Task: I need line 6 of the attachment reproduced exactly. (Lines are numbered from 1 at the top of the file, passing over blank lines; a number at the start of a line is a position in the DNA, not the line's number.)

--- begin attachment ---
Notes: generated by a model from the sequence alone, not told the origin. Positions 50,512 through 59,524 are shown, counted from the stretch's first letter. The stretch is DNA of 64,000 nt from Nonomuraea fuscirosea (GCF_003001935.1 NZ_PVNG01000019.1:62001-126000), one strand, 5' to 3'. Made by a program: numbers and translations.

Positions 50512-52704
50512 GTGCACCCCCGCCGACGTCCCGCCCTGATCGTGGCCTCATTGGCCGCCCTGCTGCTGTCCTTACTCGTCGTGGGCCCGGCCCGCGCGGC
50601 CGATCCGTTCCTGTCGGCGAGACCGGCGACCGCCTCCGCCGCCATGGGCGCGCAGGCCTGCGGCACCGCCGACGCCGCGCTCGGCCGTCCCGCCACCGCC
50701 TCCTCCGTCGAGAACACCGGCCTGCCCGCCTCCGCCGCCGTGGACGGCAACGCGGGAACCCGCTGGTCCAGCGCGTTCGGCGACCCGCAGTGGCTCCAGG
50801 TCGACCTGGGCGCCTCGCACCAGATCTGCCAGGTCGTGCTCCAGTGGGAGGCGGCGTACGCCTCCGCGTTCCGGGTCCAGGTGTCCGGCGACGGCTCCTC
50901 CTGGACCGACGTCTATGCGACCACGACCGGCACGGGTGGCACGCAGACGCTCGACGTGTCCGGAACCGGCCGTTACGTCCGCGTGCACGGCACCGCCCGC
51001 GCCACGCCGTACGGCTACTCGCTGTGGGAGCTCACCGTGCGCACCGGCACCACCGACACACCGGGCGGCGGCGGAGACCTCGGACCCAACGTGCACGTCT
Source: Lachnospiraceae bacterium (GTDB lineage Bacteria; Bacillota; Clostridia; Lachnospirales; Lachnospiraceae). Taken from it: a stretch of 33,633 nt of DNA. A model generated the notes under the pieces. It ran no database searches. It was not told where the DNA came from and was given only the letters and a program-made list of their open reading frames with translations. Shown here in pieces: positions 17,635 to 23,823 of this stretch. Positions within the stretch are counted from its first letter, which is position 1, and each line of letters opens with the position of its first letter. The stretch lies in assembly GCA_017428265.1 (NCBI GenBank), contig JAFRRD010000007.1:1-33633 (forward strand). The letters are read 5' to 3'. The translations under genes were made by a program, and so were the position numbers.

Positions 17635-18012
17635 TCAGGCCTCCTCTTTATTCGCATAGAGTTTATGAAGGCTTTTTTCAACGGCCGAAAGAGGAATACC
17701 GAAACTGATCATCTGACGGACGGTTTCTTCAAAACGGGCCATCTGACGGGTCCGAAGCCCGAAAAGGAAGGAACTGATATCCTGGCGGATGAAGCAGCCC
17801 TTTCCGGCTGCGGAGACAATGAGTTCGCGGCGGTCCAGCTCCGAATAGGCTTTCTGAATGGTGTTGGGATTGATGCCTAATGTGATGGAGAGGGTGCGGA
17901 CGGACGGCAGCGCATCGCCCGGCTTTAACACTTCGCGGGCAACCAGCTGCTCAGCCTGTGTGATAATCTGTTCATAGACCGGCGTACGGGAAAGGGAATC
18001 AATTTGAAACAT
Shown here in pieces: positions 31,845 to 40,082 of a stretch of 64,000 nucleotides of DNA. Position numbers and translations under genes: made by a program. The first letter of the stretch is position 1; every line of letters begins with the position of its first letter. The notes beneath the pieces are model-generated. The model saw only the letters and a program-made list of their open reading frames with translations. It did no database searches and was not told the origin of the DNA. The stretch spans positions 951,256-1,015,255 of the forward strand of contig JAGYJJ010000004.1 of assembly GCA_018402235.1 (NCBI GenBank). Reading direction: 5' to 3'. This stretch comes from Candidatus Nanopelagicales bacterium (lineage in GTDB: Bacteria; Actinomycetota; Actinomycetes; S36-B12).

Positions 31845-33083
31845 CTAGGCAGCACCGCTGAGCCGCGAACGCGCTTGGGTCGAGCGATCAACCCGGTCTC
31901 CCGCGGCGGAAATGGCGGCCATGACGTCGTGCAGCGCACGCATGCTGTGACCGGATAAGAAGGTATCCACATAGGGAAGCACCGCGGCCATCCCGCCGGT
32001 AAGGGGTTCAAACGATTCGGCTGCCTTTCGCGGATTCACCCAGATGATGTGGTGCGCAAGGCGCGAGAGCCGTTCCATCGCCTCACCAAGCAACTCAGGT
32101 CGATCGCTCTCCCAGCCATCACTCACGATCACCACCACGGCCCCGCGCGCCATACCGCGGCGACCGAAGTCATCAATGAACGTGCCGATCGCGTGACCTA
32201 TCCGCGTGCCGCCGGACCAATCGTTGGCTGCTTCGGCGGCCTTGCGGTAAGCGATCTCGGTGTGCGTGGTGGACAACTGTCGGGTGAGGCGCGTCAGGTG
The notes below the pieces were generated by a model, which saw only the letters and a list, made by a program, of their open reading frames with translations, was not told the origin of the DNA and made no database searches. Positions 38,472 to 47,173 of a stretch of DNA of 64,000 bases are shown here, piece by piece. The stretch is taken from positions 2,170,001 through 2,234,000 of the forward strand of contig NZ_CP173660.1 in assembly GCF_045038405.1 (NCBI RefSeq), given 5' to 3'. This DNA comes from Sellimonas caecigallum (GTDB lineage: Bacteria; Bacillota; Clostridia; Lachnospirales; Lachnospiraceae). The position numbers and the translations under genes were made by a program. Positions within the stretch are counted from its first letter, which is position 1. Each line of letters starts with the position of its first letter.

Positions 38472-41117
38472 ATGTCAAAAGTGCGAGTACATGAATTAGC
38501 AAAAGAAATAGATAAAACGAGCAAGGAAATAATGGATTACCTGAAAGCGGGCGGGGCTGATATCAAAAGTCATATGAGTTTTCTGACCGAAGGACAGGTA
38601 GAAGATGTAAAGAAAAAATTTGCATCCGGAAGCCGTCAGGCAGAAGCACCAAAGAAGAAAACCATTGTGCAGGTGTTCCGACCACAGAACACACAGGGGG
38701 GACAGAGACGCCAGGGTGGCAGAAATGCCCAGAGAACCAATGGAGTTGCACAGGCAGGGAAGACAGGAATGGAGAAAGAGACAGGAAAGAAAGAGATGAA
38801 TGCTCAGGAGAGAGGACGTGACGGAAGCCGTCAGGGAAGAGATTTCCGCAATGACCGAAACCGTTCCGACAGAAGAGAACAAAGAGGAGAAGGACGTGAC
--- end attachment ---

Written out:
50801 TCGACCTGGGCGCCTCGCACCAGATCTGCCAGGTCGTGCTCCAGTGGGAGGCGGCGTACGCCTCCGCGTTCCGGGTCCAGGTGTCCGGCGACGGCTCCTC